Date of Award
Croft Institute for International Studies
As climate change becomes more pressing with each day and as we scramble to slow down the challenges it poses, adapting the means of operation within our cities will become an invaluable tool for reducing humanity’s carbon footprint. This paper seeks to study the ways in which green infrastructure in global cities can be used to do just that—adapting to and mitigating the effects of challenges resulting from climate change. In order to provide a broad overview of the effectiveness of such green infrastructure systems across the globe, this research will focus on two cities that vary greatly in their geographic, political, and social conditions: Paris, France and Shanghai, China.
Today, large, global cities like Shanghai and Paris “are home to over half of the world’s population and generate 70% of greenhouse gas emissions,” making them an indispensable location of and means for responding to climate challenges (Mairie de Paris 2015, 5). Cities are feeling the effects of climate change just as much as they are contributing to their perpetuation, however, and the problems they are facing are becoming more similar, regardless of their geographic location.
In order to counter the threats climate change is posing on their communities, cities are looking toward the things they can control, with one of the most wide-reaching of these solutions being a reimagination of their infrastructural systems to include more green, eco-friendly design. Eco-friendly city design and infrastructure can take several forms, with some of the most prominent approaches being new means of supplying green and renewable energy, sustainably built structures and communities which aim to make use of existing and natural resources, and a reimagination of public transportation systems. Paris, France and Shanghai, China are only two among several global cities that are beginning to work in the direction of city development with green technologies in mind, attempting to change their current, polluting methods while converging on similar policy and urban techniques.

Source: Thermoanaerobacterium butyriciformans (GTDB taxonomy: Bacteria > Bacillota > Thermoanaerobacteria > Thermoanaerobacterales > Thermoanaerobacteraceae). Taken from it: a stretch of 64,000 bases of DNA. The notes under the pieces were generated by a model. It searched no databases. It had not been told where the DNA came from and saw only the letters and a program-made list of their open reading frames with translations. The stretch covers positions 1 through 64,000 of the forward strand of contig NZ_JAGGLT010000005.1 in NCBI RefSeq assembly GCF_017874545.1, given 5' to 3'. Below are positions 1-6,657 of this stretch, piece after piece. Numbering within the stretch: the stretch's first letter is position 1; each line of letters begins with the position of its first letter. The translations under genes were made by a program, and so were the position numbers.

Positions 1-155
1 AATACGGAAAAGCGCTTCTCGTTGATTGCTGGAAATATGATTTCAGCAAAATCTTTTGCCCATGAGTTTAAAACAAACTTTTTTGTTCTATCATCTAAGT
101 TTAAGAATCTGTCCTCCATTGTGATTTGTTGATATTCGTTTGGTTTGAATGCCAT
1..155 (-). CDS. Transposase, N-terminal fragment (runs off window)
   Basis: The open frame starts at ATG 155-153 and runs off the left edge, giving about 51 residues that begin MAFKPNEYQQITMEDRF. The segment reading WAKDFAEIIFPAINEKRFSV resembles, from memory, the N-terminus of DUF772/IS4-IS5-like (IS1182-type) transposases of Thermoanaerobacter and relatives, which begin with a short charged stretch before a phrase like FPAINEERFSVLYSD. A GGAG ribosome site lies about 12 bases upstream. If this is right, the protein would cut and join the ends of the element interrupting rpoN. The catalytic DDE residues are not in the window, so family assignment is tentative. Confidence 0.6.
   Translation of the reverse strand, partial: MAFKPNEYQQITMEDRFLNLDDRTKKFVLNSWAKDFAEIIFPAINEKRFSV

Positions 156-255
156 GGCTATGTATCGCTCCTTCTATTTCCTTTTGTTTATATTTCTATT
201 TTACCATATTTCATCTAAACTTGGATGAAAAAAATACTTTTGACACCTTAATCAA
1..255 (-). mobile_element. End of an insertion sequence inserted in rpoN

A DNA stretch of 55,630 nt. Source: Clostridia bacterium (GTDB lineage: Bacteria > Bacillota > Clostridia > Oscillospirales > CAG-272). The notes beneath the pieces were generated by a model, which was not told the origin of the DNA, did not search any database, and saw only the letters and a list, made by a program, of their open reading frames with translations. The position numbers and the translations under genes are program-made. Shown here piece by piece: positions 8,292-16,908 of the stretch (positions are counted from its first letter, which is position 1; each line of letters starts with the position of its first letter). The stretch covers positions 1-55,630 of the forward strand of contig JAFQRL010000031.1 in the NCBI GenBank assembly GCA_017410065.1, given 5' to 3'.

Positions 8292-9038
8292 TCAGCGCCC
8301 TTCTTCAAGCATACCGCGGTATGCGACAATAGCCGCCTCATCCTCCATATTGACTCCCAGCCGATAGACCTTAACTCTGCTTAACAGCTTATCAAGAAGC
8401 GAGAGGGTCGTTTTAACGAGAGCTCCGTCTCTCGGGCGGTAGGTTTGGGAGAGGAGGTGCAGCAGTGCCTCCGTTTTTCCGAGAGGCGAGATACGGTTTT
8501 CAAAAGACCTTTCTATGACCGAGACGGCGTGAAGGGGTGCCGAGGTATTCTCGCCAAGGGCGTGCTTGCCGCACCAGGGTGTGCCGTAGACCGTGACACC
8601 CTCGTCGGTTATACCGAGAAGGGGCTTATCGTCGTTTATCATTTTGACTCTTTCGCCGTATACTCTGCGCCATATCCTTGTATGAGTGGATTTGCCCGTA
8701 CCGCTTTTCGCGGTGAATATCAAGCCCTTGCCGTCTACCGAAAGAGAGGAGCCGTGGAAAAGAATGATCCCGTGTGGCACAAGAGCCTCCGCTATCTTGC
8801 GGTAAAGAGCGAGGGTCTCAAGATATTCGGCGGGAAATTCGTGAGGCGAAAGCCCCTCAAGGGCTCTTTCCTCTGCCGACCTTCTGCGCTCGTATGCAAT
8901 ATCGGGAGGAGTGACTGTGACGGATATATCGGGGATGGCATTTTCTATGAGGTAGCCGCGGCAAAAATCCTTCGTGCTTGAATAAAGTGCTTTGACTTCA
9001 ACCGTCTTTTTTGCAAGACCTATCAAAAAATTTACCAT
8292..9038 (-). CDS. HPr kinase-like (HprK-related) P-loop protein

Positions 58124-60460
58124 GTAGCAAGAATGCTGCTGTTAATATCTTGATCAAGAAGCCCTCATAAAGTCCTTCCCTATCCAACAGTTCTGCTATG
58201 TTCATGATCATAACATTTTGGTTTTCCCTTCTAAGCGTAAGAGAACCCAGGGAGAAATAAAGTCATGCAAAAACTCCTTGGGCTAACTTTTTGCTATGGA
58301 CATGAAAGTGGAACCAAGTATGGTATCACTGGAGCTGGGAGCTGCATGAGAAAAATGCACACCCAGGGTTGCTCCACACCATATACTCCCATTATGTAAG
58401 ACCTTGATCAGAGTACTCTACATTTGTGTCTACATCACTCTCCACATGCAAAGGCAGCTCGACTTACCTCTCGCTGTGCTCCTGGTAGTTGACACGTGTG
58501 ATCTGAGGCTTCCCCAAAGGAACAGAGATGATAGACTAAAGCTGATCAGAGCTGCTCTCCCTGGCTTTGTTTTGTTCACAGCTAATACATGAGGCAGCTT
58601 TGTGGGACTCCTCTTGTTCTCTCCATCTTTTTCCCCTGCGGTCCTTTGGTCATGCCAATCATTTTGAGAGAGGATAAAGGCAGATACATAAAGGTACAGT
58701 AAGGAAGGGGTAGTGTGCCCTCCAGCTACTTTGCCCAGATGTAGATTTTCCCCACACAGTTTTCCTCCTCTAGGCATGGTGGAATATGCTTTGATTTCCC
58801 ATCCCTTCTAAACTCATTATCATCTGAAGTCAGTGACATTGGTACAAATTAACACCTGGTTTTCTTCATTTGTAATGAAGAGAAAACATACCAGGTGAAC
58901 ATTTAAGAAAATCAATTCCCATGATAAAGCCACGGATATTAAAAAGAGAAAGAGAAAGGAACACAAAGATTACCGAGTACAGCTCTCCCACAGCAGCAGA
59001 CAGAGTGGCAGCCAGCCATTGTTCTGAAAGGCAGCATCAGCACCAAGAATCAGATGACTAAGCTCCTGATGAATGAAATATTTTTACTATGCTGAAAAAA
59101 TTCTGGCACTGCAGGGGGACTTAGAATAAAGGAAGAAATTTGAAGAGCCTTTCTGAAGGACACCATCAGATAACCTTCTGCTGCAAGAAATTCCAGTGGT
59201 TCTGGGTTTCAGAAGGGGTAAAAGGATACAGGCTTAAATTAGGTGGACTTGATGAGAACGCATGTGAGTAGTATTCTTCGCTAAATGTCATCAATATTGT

As will be explored in the first chapter of this research, Shanghai and Paris are two historically different places, with very different developmental histories. However, these developmental patterns which have lasted into the present day are slowly converging, as the two cities look toward similar techniques to respond to climate change, showing us how different corners of the globe might make strides in saving their communities in the years to come.
Torp, Jeanne, "Going Green: A comparative analysis of green urbanism in Paris and Shanghai" (2021). Honors Theses. 1918.
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